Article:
4. Correlation Analysis with Clinical Findings

Pearson correlation coefficients were computed using GraphPad Prism 9 (GraphPad Software, San Diego, CA, USA) to evaluate the association of each tract with the collected clinical parameters (both objective and subjective). Only the WMTs with statistically significant (P<0.05) and strong correlations (|r| ≥0.7) between the DTI metrics and clinical parameters are reported.

RESULTS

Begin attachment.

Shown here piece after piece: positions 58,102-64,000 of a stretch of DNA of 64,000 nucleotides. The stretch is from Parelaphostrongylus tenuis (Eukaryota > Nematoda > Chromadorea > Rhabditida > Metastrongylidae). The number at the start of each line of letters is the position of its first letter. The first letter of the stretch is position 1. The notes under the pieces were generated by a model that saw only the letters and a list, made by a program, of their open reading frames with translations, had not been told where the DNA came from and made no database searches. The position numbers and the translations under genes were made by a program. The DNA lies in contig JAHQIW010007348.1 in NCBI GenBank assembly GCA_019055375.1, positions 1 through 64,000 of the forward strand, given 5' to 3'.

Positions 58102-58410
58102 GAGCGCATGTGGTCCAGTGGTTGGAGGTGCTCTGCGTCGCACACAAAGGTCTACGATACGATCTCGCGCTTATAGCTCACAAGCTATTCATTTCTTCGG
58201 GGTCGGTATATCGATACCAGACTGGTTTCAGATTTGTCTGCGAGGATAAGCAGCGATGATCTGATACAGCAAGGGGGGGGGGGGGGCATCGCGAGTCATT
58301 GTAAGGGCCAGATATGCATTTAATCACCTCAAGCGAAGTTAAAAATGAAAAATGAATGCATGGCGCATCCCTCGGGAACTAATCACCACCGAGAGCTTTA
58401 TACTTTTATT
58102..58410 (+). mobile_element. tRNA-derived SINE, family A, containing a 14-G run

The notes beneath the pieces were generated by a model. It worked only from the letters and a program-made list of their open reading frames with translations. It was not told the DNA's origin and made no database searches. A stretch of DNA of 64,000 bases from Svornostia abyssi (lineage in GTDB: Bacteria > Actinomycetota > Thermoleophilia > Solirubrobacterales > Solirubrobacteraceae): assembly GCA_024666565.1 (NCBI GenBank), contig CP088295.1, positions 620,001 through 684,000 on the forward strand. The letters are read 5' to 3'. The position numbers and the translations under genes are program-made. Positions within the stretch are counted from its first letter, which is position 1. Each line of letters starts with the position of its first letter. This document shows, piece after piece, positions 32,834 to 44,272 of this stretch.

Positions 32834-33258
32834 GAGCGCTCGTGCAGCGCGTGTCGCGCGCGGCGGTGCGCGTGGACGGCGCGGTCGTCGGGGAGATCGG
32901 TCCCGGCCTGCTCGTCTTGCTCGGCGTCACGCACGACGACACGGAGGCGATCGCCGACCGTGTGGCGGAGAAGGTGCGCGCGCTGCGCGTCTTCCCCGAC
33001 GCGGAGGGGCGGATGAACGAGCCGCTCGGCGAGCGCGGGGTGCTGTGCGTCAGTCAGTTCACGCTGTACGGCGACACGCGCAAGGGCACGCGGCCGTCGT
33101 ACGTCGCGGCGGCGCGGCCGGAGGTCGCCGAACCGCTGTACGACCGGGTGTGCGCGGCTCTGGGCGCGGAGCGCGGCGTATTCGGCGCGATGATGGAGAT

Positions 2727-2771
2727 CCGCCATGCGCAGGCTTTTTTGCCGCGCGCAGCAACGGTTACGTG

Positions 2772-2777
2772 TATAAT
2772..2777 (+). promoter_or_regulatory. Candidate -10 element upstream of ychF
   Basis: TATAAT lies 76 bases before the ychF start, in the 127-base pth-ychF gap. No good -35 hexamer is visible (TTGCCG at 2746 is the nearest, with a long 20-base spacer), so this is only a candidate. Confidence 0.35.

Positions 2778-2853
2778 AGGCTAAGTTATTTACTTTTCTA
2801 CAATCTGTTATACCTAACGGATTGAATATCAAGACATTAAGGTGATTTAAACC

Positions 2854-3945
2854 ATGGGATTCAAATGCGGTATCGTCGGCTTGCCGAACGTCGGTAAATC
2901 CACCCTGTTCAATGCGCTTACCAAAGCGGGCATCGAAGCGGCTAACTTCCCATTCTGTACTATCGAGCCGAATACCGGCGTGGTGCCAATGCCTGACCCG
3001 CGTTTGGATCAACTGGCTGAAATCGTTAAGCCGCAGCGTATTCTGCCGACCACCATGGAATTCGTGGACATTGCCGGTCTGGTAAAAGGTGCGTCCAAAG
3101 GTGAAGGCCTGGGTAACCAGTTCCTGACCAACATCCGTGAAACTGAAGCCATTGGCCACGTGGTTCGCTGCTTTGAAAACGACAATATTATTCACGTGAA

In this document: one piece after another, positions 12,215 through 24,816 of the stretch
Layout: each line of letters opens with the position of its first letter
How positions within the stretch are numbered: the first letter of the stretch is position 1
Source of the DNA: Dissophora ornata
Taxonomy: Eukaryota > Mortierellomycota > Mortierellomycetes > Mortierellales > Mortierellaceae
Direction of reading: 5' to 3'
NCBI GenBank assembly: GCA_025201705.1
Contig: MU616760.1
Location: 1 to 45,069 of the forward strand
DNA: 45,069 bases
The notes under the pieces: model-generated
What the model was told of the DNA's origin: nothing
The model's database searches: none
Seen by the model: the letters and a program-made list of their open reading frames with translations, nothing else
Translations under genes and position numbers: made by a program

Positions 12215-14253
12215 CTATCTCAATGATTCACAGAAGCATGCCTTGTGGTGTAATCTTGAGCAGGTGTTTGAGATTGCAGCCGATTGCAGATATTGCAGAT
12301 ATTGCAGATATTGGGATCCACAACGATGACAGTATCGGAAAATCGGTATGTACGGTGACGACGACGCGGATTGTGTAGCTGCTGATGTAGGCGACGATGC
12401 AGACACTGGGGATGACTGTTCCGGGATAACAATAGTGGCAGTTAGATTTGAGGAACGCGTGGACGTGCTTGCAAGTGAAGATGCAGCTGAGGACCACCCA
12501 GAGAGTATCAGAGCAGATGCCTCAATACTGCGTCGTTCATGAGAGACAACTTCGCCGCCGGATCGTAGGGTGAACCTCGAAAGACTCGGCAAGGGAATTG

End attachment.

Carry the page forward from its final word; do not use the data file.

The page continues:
Eleven men were recruited from June 2019 to March 2021 based on the inclusion criteria from the 149 screened patients. This DTI analysis was based on seven patients who completed the concurrent fMRI/UDS protocol. It is important to note that UDS is not necessary for DTI analysis and therefore was not included in our analysis. The baseline demographics and clinical uroflow parameters from this study are found in Table 1. DTI analysis revealed eight white matter tracts that were significantly correlated with uroflow parameters (Table 2). Two of these eight WMTs showed significant associations with Qmax (Fig. 1A). The FA of the middle cerebellar peduncles (MCP) was positively (r=0.930) correlated, and the MD of the left medial lemniscus (ML) was negatively (r=-0.909) correlated with the Qmax. Five tracts exhibited associations with Qmean (Fig. 1B). The FA of the left superior corona radiata (SCR), the MD of the genu of the corpus callosum (CC), the right ML and posterior corona radiata (PCR) were positively correlated, and the FA of the left corticospinal tract (CST) was negatively correlated with the Qmean. Lastly, the left PCR, which was associated with PVR, showed a positive correlation with respect to its FA (Fig. 1C). A larger PVR indicates more severe LUTS, unlike Qmax and Qmean. This inverse relationship between PVR and preserved bladder function will be addressed in detail in the Discussion section. The correlation coefficient and P-value of each significant tract are shown in Table 2.